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For me, writing is a thinking tool, a mean to solve problems. I tried writing fiction, but I get too absorbed in the imagination. In general I don't like losing the alertness I have when I am not tied up trying to complete something. The staple writing I do is a diary that I disclose to my family. In the diary (which I don't write daily), I identify present issues, analyze them, and solve them. When used this way, writing is a mean for me to know my true self. Writing fiction seems like a roundabout way of doing it. The following is the trend of my writing.


[b]The Eye of Storm (2000)
[/b]This is a tragedy about an damaged cyborg nurse and an innocent biometal wyvern stuck in an inertial stalemate between two ultimate weapons leading to the end of the world. The story shows a condition where due to the greed and ambition of some people in power, the world was driven beyond the point of no return. There is no solution. The tipping point had already happened before the story begin. In the hopeless world, the only pocket of genuine happiness exists for the nurse and a newly hatched wyvern she found from a wreckage. The scene that I like the most in the story was when the main character got past their emotional knots and came to a wheat field. They saw an automated harvester coexisting peacefully with some birds flying above it. At that point, the wyvern saw something flying for the first time and learned how to fly. It brought the nurse with it and they flew. This was their happiest moment, but by doing so, the wyvern was detected by satellites and the military soon came to retrieve it. The story was told through the perspective of the pilot that came with the wreckage. The pilot planned to betray the nurse to bring the wyvern back at first but changed her mind as the story continued, but by the time she wanted to help it was too late.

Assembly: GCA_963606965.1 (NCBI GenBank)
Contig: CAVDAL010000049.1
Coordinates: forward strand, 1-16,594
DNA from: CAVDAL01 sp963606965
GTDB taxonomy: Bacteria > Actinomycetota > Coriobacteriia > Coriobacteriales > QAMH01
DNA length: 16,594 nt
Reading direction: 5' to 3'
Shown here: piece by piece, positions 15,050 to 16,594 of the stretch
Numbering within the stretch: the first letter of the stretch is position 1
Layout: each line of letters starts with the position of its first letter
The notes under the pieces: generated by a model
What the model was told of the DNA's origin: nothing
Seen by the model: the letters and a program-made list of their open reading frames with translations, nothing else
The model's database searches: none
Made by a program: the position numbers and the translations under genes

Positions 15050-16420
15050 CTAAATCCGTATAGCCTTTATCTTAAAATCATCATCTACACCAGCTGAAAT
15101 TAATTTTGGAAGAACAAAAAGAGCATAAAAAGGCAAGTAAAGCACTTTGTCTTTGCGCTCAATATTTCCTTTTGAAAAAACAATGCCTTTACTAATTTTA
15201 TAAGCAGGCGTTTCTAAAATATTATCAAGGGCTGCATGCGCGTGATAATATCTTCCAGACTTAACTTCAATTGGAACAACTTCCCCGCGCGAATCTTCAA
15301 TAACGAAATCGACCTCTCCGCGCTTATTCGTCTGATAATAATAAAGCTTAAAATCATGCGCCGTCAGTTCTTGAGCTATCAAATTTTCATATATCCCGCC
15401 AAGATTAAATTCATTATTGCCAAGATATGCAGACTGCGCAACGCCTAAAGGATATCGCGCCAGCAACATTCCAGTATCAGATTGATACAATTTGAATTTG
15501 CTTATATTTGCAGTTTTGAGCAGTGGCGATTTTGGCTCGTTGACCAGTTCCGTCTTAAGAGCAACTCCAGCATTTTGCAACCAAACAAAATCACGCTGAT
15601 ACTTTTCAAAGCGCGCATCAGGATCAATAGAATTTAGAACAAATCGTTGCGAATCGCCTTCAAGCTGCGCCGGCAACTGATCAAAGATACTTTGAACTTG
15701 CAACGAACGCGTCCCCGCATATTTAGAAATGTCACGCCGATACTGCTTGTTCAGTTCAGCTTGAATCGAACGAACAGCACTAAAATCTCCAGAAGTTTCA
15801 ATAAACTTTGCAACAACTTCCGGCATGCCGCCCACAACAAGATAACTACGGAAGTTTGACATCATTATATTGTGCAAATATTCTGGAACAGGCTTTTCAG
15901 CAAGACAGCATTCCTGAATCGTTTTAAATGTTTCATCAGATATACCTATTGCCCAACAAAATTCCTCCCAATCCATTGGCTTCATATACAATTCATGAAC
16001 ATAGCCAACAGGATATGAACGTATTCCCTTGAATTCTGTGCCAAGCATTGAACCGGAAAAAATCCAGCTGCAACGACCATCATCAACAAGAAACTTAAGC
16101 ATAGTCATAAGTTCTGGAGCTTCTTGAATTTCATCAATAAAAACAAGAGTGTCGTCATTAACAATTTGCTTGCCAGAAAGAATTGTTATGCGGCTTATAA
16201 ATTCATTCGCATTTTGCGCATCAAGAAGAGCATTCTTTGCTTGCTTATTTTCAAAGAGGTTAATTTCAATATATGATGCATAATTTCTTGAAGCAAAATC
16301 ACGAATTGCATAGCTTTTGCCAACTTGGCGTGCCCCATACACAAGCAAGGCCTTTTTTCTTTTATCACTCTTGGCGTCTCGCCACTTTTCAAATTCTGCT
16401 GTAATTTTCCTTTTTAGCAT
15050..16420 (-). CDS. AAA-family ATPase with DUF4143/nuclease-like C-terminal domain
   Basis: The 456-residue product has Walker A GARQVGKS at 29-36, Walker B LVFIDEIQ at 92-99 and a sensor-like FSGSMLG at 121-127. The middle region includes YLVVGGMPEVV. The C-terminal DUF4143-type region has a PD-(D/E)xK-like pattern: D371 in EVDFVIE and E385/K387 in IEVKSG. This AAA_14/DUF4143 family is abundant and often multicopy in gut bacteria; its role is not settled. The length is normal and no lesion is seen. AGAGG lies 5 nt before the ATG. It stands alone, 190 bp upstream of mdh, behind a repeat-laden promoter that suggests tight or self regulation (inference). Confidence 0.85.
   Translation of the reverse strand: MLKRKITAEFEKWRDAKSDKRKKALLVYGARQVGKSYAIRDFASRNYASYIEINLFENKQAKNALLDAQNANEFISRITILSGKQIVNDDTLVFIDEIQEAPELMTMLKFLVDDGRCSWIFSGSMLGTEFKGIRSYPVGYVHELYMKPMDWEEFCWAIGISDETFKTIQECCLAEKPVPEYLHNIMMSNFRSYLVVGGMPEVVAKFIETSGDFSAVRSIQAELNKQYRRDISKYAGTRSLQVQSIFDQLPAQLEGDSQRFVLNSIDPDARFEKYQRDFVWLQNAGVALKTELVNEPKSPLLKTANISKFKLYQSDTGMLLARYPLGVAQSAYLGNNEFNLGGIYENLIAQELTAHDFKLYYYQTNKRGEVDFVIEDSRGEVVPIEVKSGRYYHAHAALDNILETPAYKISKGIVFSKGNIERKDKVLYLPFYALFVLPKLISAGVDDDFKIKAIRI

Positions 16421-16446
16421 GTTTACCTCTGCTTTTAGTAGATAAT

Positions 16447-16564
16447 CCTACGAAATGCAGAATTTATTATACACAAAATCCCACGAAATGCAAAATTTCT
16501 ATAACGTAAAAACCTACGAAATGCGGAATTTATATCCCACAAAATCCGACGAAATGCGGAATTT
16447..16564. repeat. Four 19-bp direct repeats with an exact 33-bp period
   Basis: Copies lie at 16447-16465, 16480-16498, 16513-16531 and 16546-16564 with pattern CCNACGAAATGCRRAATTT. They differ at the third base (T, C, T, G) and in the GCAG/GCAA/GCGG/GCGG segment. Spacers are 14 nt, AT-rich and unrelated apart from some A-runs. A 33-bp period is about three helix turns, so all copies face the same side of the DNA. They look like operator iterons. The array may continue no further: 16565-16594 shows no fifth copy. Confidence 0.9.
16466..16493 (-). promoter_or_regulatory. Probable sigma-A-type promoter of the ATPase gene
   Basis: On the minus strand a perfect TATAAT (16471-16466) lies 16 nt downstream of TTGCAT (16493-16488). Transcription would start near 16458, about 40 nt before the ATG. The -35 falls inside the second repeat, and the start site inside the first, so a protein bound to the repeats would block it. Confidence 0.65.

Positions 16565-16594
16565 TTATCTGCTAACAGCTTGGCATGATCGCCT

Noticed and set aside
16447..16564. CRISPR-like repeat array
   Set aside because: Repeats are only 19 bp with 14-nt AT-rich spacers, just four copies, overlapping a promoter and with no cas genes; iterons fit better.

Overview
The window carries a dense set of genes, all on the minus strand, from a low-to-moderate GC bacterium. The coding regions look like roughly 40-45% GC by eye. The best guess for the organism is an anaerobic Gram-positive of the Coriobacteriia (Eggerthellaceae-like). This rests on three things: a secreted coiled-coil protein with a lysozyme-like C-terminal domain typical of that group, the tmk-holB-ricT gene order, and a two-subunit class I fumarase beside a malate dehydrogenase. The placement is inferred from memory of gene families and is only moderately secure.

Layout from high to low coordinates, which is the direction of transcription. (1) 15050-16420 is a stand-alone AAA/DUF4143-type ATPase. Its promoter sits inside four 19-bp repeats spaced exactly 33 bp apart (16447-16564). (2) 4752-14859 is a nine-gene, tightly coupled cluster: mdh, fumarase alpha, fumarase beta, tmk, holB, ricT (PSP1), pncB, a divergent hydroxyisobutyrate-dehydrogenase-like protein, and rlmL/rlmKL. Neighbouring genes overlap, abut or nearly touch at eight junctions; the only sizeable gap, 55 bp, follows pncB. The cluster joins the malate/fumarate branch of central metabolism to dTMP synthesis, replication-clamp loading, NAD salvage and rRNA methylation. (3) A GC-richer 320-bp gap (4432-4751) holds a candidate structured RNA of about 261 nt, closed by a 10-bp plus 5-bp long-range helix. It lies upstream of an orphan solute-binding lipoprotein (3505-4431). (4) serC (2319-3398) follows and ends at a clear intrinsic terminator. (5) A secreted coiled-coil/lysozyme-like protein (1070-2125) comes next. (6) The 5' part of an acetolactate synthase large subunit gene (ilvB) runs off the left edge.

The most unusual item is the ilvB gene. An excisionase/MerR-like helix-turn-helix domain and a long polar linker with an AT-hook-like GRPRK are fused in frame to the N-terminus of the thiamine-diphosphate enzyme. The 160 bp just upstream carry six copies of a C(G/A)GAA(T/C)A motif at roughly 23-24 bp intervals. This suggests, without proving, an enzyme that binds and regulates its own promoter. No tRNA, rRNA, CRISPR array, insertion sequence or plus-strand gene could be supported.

[b]Albatross the Flying Caesar (2007)
[/b]This is a life story about a huge hovercraft that was created to look after the deserted Earth in solitude that spends its last years and every remaining piece of its body rebuilding Earth so that humankind could return to Earth. The story is told through its crew with various backgrounds each with their personal struggles and aspirations. The scene that I like the most is about the recovery of a crew member who disliked the mission in the beginning. She got critically injured during a monumental struggle against nature when she had just lost the love from the girl she cared the most. During that struggle, she had lost all hope for her own future, but she continued because she knew that even she won't be there, the others would be, and it wouldn't matter if she was understood. After she fell and crashed along with her old patrol partner, she wanted to know that the world was okay, and that her struggle was not meaningless, but the circumstance didn't give her that assurance. The moment before she closed her eyes, she could only see her old partner, who was equally broken, telling her to hang in there just a bit longer. After a prolonged elusive dream about her facing her past and her fears, she woke up in a sick bed surrounded by cards and gifts that the fellow crew, the girl she loved, and that girl's classmates sent her. The door busted open and two of the loudest members of the crew rushed in to announce the news that she woke up. The scene that is stuck to me happens when she had recovered enough to put on her new wings to fly down a waterfall, looking over the lush area near the waterfall that was restored.


[b]Ditch! (2009)[/b]
This is a light series about a witch that can go into people's minds to untie the knots of their inner selves. The story is told through a guy who knows her. The scene I like the most is their lying on a crop circle on a wheat field, detached from the daily world, yet on solving problems that bother people in their daily lives. I like this because there is no obligation to write anything long or anything with a plot. I feel free doing this.